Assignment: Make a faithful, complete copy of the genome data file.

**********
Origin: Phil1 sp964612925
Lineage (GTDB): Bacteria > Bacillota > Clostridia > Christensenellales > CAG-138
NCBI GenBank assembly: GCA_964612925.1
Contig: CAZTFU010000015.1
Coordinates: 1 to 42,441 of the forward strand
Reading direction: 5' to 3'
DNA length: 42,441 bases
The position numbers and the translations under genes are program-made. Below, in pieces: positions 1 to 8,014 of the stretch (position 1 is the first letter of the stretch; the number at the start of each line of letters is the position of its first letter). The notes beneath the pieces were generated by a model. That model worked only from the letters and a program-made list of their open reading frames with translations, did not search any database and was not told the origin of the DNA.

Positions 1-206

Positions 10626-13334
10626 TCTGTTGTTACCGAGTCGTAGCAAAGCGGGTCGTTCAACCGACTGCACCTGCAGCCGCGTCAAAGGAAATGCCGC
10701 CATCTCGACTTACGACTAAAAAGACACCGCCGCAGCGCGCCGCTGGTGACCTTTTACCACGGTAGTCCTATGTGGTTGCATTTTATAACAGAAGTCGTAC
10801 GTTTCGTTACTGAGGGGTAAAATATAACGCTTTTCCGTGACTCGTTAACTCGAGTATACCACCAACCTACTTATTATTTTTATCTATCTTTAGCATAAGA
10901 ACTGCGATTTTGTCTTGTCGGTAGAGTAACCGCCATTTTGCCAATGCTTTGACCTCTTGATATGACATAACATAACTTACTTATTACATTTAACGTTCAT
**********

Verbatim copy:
Origin: Phil1 sp964612925
Lineage (GTDB): Bacteria > Bacillota > Clostridia > Christensenellales > CAG-138
NCBI GenBank assembly: GCA_964612925.1
Contig: CAZTFU010000015.1
Coordinates: 1 to 42,441 of the forward strand
Reading direction: 5' to 3'
DNA length: 42,441 bases
The position numbers and the translations under genes are program-made. Below, in pieces: positions 1 to 8,014 of the stretch (position 1 is the first letter of the stretch; the number at the start of each line of letters is the position of its first letter). The notes beneath the pieces were generated by a model. That model worked only from the letters and a program-made list of their open reading frames with translations, did not search any database and was not told the origin of the DNA.

Positions 1-206

Positions 10626-13334
10626 TCTGTTGTTACCGAGTCGTAGCAAAGCGGGTCGTTCAACCGACTGCACCTGCAGCCGCGTCAAAGGAAATGCCGC
10701 CATCTCGACTTACGACTAAAAAGACACCGCCGCAGCGCGCCGCTGGTGACCTTTTACCACGGTAGTCCTATGTGGTTGCATTTTATAACAGAAGTCGTAC
10801 GTTTCGTTACTGAGGGGTAAAATATAACGCTTTTCCGTGACTCGTTAACTCGAGTATACCACCAACCTACTTATTATTTTTATCTATCTTTAGCATAAGA
10901 ACTGCGATTTTGTCTTGTCGGTAGAGTAACCGCCATTTTGCCAATGCTTTGACCTCTTGATATGACATAACATAACTTACTTATTACATTTAACGTTCAT